Delay your retirement can slow cognitive decline, study finds

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In a new study from the Max Planck Institute for Demographic Research, researchers found postponing retirement is protective against cognitive decline.

They found participating in the labor market until the age of 67 slows cognitive decline and is protective against cognitive impairment, such as that caused by Alzheimer’s.

This protective effect appears to hold regardless of gender and educational or occupational attainment.

With the population aging, there is a growing concern about the increasing prevalence of Alzheimer’s disease.

As there is no cure for Alzheimer’s, it is important to understand the influences on cognitive function over one’s life span, paying particular attention to modifiable risk factors.

In the study, the team used data from the Health and Retirement Study on more than 20,000 US-Americans ages 55 to 75 who participated in the labor market at some point between 1996 and 2014.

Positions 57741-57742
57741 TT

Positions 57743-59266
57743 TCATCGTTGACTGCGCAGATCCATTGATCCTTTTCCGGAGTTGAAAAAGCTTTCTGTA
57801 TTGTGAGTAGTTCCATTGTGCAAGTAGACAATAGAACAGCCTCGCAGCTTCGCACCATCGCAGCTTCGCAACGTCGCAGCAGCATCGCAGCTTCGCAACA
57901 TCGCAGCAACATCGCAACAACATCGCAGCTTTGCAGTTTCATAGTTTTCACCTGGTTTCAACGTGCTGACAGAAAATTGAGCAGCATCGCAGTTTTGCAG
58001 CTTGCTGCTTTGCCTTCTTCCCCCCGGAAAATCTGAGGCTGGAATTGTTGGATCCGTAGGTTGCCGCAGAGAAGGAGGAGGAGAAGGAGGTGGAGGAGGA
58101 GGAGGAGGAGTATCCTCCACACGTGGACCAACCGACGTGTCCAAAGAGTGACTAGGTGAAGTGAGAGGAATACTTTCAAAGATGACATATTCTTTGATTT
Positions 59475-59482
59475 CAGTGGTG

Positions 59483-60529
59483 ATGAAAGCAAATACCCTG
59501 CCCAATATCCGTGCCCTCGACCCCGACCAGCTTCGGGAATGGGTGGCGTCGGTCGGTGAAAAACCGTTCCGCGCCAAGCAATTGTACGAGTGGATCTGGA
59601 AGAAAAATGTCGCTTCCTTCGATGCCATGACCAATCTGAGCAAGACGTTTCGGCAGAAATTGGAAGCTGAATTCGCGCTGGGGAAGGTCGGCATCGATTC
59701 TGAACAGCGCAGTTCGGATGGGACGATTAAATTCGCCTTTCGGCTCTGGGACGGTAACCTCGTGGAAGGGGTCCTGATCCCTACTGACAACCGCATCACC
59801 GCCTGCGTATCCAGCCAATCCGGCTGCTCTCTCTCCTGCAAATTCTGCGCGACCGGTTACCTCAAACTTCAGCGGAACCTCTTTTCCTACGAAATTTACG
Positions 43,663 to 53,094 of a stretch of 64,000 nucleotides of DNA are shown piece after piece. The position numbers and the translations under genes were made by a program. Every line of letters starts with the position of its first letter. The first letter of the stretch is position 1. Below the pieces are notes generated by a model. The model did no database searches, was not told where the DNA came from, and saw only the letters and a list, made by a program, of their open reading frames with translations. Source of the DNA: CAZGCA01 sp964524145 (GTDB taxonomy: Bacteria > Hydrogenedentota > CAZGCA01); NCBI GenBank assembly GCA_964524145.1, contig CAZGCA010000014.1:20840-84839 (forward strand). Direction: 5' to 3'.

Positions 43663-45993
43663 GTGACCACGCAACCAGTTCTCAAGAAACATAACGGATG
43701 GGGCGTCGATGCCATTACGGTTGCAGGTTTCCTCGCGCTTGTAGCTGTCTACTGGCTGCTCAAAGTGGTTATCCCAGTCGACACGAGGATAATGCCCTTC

They examined retirement and cognitive function from the perspective that they both come near the end of a long path of life.

They found that delaying retirement can help protect against cognitive decline. The beneficial effect is related to a slowed rate of cognitive decline rather than a boost in cognitive function.

The team says in many countries governments have enacted policies to increase the statutory retirement age.

That is why it is relevant to understand if retiring at older ages may have health consequences, particularly on cognitive function.

The study suggests that there may be a beneficial consequence of postponed retirement.

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The study is published in the journal SSM Population Health. One author of the study is Angelo Lorenti.

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